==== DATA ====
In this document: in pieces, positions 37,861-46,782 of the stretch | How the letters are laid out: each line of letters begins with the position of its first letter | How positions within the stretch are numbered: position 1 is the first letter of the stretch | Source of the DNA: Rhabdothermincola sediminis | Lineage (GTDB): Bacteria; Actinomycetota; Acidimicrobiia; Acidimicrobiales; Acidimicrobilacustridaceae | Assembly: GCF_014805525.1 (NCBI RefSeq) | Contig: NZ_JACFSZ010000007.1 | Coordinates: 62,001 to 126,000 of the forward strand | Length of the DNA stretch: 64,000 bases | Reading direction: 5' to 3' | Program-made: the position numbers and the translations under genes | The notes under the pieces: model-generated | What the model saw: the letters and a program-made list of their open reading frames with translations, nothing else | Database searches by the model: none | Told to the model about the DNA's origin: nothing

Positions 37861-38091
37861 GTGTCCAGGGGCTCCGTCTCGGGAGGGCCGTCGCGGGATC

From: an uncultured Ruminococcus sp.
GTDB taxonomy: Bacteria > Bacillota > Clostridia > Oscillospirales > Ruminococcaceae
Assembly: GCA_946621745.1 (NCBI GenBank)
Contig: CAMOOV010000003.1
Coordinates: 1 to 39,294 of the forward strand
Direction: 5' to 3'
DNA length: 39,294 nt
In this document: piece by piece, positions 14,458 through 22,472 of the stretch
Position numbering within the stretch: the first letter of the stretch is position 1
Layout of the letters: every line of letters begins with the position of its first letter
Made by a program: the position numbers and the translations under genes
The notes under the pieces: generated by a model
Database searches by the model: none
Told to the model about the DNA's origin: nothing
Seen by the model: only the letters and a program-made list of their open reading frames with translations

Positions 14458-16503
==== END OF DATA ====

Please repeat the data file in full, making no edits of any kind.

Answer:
In this document: in pieces, positions 37,861-46,782 of the stretch | How the letters are laid out: each line of letters begins with the position of its first letter | How positions within the stretch are numbered: position 1 is the first letter of the stretch | Source of the DNA: Rhabdothermincola sediminis | Lineage (GTDB): Bacteria; Actinomycetota; Acidimicrobiia; Acidimicrobiales; Acidimicrobilacustridaceae | Assembly: GCF_014805525.1 (NCBI RefSeq) | Contig: NZ_JACFSZ010000007.1 | Coordinates: 62,001 to 126,000 of the forward strand | Length of the DNA stretch: 64,000 bases | Reading direction: 5' to 3' | Program-made: the position numbers and the translations under genes | The notes under the pieces: model-generated | What the model saw: the letters and a program-made list of their open reading frames with translations, nothing else | Database searches by the model: none | Told to the model about the DNA's origin: nothing

Positions 37861-38091
37861 GTGTCCAGGGGCTCCGTCTCGGGAGGGCCGTCGCGGGATC

From: an uncultured Ruminococcus sp.
GTDB taxonomy: Bacteria > Bacillota > Clostridia > Oscillospirales > Ruminococcaceae
Assembly: GCA_946621745.1 (NCBI GenBank)
Contig: CAMOOV010000003.1
Coordinates: 1 to 39,294 of the forward strand
Direction: 5' to 3'
DNA length: 39,294 nt
In this document: piece by piece, positions 14,458 through 22,472 of the stretch
Position numbering within the stretch: the first letter of the stretch is position 1
Layout of the letters: every line of letters begins with the position of its first letter
Made by a program: the position numbers and the translations under genes
The notes under the pieces: generated by a model
Database searches by the model: none
Told to the model about the DNA's origin: nothing
Seen by the model: only the letters and a program-made list of their open reading frames with translations

Positions 14458-16503